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Every Man in This Village Is a Liar Reader’s Guide

By Megan K. Stack

Every Man in This Village Is a Liar by Megan K. Stack


The introduction, discussion questions, and suggested further reading that follow are designed to enhance your group’s discussion of Megan Stack’s Every Man in This Village Is a Liar, a searing account of war in the Middle East.


Seen through the keenly perceptive eyes of Megan Stack, Every Man in This Village Is a Liar offers readers a harrowing, visceral, unflinching look at what war does to people—those who fight it, those who cover it, and those who are unwittingly caught up in it.
A foreign correspondent in Paris for the Los Angeles Times, Stack is sent to Afghanistan after 9/11 and thrust into the maelstrom of violent conflict in the Middle East. Her account of her experiences—in Afghanistan, Iraq, Lebanon, Libya, Saudi Arabia, and elsewhere—form “an education in war,” both for Stack and for her readers. That education involves suffering through Israeli bombardment, being punched by Egyptian security agents, and witnessing death, grief, and despair up close. Indeed, it is Stack’s willingness to put herself in harm’s way, and to keep her eyes open and her mind clear of the self-serving obscurations of political leaders, American and Middle Eastern alike, that makes her reporting so invaluable. She captures for readers the raw terror of war, the helpless confusion of civilians who have lived with violence for decades, and the cycles of betrayal and revenge that perpetuate these conflicts.
Initially excited about the prospect of covering the Iraq war, Stack becomes quickly disillusioned, “clobbered by the first wave of a feeling . . . that it was all a mistake, that none of us should be there, the soldiers or aid workers or me. It was all a misunderstanding, and now we were lost abroad and the Iraqis were lost at home, and from this chaos absolutely anything could be born” (p. 56).        
Against the simplistic, self-congratulatory narratives of American politicians and Pentagon spokesmen, Stack shows readers the messy realities of life in the Middle East. She covers some of the most compelling stories of the time: the American invasion of Iraq and Iraq’s descent into civil war; the assassination of Lebanese Prime Minister Rafik Hariri; Egypt’s fraudulent elections; the murder of Iraqi journalist Atwar Bahjat; and the Israeli bombing of Lebanon in 2006, in which she is nearly killed. She also tells the powerful stories of ordinary people in the Middle East, and through them shows us how it feels to live amid chaos, violence, corruption and, for women, horrific repression.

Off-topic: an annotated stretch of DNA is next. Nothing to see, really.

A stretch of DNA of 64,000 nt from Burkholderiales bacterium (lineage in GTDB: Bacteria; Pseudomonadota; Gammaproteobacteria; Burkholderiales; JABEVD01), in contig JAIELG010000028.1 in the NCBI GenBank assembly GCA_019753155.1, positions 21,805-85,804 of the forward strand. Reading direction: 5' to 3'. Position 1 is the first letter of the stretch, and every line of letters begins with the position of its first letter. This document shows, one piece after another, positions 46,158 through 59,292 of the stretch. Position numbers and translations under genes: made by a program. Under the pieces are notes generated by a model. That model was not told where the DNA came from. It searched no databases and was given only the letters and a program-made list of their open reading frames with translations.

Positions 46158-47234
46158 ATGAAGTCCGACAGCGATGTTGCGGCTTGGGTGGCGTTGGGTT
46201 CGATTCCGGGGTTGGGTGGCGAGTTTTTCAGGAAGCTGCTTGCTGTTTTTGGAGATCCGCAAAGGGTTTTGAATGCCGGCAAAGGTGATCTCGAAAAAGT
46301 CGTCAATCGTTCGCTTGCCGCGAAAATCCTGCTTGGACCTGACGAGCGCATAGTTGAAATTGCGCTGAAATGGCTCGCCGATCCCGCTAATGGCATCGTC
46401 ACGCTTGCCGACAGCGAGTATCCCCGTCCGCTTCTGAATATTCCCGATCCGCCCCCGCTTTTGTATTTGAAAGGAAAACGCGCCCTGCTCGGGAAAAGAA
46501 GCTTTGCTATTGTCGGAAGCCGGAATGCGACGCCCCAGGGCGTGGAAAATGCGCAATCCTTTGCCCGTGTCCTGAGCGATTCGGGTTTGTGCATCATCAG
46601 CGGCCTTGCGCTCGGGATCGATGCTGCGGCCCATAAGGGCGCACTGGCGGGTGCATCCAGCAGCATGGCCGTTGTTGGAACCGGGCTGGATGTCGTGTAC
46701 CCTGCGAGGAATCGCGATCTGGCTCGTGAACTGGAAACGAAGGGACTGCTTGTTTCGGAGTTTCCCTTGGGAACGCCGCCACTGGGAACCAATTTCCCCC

Most important, Stack tells the truth about a region—and the complicated, disastrous American involvement there—that is too often shrouded in lies.

Questions and Topics for Discussion

1. Every Man in This Village Is a Liar is, in many ways, a book about telling the truth. What truths does Megan Stack discover and reveal throughout the course of the book? Why is it so important to tell the truth amid the lies of war?

2. Stack writes an article about Palestinian suicide bombers that engenders death threats from Israeli readers. When she asks why, a reporter friend tells her: “You humanized them. You’re writing about suicide bombers as people who have corpses and families. They can’t stand to see them written about like that” (p. 44). Why is it necessary to dehumanize one’s enemies during war? In what ways is Stack’s book an effort to humanize everyone she writes about?

3. Who are some of the most memorable people Stack meets during her reporting on the Middle East? Why is it so important to tell the stories of individual human beings caught up in the suffering, pain, and grief of war?

4. Writing about the Old Testament story of Abraham’s willingness to sacrifice to his son Isaac in order to do God’s will, Stack observes “the trouble is that, centuries later, the Middle East is still packed with murderers who believe they are doing God’s will, privately attuned to the ring of God’s voice. This is still how Middle Eastern battles are fought, by Arabs, Israelis, and now by Americans. Blind faith is the footbridge that takes us from virtuous religion to self-righteous violence” (p. 103). Why does religious fundamentalism so often lead to violence? Has America been guilty of the same kind of self-righteous extremism it opposes in the Middle East?